President Ford Assassinated
by Jeff Provine
says: we're very pleased to present a new story from Jeff Provine's
excellent blog This
Day in Alternate History Please note that the opinions expressed in this
post do not necessarily reflect the views of the author(s).
By September 5th 1975,
while shaking hands in Sacramento, California on this day President Gerald
Ford was gunned down by a female assassin with an automatic pistol. She
was later identified as Lynette Fromme, also known as "Squeaky" of the
infamous Manson Family.
Fromme fired four shots, two striking the president and two others hitting
Secret Service Special Agent Larry Buendorf. Buendorf and Ford were rushed
to surgery where Ford would die on the operating table while Buendorf
would survive, though spending the rest of his life paraplegic.
It had been a tough time for America, and the murder of a president was
another blow for the public already reeling from the Watergate scandal
that had destroyed Richard Nixon. Fromme was used as an example of the
destruction of the American soul, causing a resurgence in spirituality and
conservatism. She would be given the maximum sentence of life in federal
prison without parole, though many called for a return to execution.
"Interesting.Ted K. seems different here. Good
twists." - reader's comment
Vice-President Nelson Rockefeller was
sworn in as president that evening. Although there would be strife with
White House Chief of Staff Donald Rumsfeld before his dismissal,
Rockefeller's presidency became one with a spirit of unity, coming
together after disaster. He set course to battle economic issues of the
nation, which he did by eliminating spending in the Federal government and
trimming taxes. "It's time we start treating government like a business,
and in a good way," was the often given quote of Rockefeller, whose family
was noted for their industrial prowess.
"I'm not sure how Ted Kennedy is 'different',
exactly -- his presidency is rather sketchily described. But if things had
gone as depicted here, it would invert a pattern which has prevailed in
our own modern history: since 1952, no Democrat has served a full two
terms and been succeeded by another Democrat, while Republicans managed
that with Reagan and Bush the elder. Indeed, in our history, no Democrat
except Bill Clinton has served a full two terms, period, since FDR, while
Republicans have done it three times, with Eisenhower, Reagan and Bush II.
This scenario is an intersting variation on my
own take on the Ford assassination, underscoring how much room there
is for different timelines to spring from the same POD" - reader's comment
his government spending reform as well as the "pity vote" for the
Republican Party, Rockefeller would be elected in 1976, narrowly defeating
Georgia Governor Jimmy Carter. Rockefeller continued his sculpting of the
executive branch as well as working to secure inexpensive fuel to keep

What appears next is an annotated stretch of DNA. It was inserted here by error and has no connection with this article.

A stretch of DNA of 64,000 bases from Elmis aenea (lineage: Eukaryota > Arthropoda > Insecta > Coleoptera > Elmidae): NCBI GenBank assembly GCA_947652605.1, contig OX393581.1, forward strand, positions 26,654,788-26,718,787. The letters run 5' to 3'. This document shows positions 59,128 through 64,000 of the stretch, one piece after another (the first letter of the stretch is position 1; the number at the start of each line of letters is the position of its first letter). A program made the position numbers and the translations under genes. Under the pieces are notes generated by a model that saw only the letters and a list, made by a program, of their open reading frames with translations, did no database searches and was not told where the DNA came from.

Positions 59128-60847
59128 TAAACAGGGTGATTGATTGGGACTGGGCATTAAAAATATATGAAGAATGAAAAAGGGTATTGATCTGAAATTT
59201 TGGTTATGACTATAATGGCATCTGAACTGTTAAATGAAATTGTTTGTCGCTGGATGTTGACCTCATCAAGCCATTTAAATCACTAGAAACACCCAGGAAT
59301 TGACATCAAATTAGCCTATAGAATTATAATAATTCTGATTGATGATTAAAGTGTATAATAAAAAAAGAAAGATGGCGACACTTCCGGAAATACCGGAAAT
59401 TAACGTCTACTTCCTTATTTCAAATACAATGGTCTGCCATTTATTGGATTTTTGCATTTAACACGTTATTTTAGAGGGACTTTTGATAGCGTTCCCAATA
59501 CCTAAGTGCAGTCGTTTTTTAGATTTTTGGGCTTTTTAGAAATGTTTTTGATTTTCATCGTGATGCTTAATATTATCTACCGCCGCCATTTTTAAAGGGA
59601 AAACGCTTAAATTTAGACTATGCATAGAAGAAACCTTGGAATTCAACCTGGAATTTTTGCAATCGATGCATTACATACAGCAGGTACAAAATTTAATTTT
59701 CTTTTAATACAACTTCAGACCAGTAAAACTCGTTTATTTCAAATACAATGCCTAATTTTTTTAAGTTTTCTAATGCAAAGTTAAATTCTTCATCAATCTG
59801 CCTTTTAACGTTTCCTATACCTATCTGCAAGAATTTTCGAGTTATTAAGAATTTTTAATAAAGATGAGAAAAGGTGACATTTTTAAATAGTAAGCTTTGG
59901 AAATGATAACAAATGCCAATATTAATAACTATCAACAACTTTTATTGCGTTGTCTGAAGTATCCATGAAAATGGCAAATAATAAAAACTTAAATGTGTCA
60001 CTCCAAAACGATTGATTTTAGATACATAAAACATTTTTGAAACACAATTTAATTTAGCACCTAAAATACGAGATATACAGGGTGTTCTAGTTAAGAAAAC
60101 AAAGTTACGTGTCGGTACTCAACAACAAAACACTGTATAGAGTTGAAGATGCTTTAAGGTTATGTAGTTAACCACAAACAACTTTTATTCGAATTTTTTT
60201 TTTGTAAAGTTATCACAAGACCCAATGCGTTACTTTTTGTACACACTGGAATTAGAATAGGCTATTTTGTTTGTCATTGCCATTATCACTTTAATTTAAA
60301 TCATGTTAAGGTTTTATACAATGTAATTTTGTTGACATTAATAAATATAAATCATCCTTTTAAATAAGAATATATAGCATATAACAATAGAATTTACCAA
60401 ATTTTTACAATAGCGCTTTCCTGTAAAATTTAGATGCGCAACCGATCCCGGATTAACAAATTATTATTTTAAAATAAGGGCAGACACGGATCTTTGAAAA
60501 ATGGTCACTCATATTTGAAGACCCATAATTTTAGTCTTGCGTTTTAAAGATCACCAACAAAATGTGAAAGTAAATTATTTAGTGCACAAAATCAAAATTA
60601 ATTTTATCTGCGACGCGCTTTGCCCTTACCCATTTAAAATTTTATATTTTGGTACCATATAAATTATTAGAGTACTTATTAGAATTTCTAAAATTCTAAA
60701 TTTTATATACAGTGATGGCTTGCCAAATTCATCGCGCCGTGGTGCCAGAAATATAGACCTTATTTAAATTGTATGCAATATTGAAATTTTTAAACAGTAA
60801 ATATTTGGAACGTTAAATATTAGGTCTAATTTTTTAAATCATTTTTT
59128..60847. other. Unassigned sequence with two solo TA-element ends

inflation and, especially, food prices down. Near the end of his term in
1979 when Islamic militants seized the US embassy in Tehran, Rockefeller
struck back with quick covert operations, though many argued that this
would seal the Middle East's distrust of America.
"One thing: we'd probably have national health
care." - author's response
The 1980 election would see Americans
ready to move on from Republican trimming, and Ted Kennedy would be
pronounced the 40th President of the United States after announcing his
candidacy late in 1979. Kennedy worked to restore many of the social
services cut back by Rockefeller as well as keeping an eye on the waning
Soviet Union. He echoed his brother Jack's speech of the potential unity
of Berlin, calling for an end to the wall and people everywhere to be
known as "Berliners".
Kennedy served a comfortable two terms through the 1980s, and his
long-serving vice-president Walter Mondale would follow him from '89 to
'92. With a new economic slump, the American people would turn back to the
Republicans with President Bob Dole of Kansas. They had established
themselves as the "economic" party, and the United States enjoyed a
renewed boom based on technological innovation through the '90s, entering
a new millennium with no national debt.
says in reality, in Agent Buendorf spotted Fromme's gun. He stepped in
front of Ford, grabbed the gun, and wrestled Fromme to the ground, jamming
his hand under the trigger to prevent firing. Fromme noted to the cameras
that she had not fired and later told The Sacramento Bee that she had
removed the chambered bullet that morning, which investigators found at her
home. She was sentenced to life imprisonment and paroled August 14, 2009.
Gerald Ford died December 26, 2006, the longest living US President.
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Jeff Provine, Guest Historian of
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Imagine what would be, if history had occurred a bit
differently. Who says it didn't, somewhere? These fictional news items
explore that possibility. Possibilities such as America becoming a Marxist
superpower, aliens influencing human history in the 18th century and Teddy
Roosevelt winning his 3rd term as president abound in this interesting